The use of maxims, or sententious language, is appropriate in respect of age (time of life) to elders, and as to subjects, should be directed to those in which the speaker has experience; since for one who is not so far advanced in life to employ maxims is as unbecoming as story-telling (i. e. fables, legends, mythical stories), whilst to talk about things that one knows nothing of is a mark of folly and ignorance (or want of cultivation). A sufficient indication (of the truth of what has just been said, viz. that it is only the simpleton, or the ignorant and uneducated, that pronounces maxims upon subjects of which he knows nothing), is the fact that rustics (clowns, boors) are especially given to maxim-coining, and ever ready to shew them off (exhibit them).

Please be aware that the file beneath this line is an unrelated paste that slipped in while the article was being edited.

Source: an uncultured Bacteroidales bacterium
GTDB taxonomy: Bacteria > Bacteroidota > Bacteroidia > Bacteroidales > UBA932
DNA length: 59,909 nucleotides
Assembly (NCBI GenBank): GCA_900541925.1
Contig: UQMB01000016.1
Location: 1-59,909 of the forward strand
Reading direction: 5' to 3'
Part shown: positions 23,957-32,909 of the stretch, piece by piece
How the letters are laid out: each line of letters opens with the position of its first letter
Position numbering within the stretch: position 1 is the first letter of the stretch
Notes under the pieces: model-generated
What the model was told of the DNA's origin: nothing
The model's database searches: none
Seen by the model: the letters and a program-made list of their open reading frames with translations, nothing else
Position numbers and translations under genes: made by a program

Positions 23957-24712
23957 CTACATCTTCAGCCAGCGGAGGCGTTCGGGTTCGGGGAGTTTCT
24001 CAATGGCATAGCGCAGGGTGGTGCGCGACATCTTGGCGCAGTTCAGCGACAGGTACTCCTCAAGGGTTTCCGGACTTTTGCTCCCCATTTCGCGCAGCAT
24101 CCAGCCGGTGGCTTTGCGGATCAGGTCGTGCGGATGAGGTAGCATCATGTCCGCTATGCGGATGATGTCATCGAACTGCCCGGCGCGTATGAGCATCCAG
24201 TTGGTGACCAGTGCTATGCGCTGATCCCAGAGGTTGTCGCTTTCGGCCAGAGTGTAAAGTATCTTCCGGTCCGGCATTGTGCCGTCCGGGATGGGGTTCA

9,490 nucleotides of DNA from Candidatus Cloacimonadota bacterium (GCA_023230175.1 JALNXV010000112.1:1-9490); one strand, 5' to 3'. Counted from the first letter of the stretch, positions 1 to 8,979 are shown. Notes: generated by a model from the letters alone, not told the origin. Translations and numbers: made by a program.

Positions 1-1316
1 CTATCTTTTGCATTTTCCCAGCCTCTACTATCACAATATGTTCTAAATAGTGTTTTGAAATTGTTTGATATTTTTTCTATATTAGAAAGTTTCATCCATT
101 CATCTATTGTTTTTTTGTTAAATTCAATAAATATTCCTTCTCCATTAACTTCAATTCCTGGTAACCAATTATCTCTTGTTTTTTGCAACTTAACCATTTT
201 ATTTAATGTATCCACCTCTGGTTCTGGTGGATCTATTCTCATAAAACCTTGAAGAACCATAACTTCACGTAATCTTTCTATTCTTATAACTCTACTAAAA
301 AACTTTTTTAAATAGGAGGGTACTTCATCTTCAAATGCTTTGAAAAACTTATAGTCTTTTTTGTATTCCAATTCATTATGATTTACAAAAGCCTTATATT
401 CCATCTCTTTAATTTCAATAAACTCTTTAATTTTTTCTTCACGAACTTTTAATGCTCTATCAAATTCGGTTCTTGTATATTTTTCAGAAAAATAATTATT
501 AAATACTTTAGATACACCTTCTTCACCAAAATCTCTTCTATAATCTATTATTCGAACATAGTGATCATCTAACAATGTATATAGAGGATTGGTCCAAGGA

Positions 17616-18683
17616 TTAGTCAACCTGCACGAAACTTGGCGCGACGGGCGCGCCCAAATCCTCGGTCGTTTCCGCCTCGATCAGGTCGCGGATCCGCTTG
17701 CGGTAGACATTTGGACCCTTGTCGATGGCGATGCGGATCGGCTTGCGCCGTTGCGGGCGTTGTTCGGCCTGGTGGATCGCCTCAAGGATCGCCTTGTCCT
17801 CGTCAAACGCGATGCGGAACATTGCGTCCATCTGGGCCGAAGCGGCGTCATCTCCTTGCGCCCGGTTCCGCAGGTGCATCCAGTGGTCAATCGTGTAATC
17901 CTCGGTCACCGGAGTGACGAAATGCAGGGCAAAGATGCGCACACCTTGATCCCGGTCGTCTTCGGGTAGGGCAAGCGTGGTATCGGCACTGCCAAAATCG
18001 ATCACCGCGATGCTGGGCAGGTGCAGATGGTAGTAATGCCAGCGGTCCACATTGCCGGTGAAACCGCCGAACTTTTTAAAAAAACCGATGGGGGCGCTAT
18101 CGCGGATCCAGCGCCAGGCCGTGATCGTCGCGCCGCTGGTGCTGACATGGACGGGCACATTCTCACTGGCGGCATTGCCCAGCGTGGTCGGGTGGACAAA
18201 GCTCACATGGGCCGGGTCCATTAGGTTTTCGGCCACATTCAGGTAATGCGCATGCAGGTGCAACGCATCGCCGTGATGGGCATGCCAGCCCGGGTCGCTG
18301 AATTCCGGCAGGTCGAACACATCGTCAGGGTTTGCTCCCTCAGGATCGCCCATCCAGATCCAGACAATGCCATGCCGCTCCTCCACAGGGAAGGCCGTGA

— Aristotle in The Rhetoric of Aristotle, Volume 2, translated with commentary by Edward Meredith Cope, edited by John Edwin Sandys, (Cambridge, England: University Press, 1877), p. 212.
"The use of maxims, or sententious language"
The use of maxims is appropriate when the speaker is a person of some age and the subject one of which he has experience; for it is as unbecoming as storytelling in the mouths of the young, and in the absence of experience is a mark of folly and lack of culture, as indeed is sufficiently evident in the case of rustics who are always fond of coining maxims and ready to air them.
— Aristotle in The Rhetoric of Aristotle, translated by James Edward Cowell Welldon, (London; New York: Macmillan and Co., 1886), p. 187.
"The use of maxims is appropriate"
It is unbecoming for young men to utter maxims.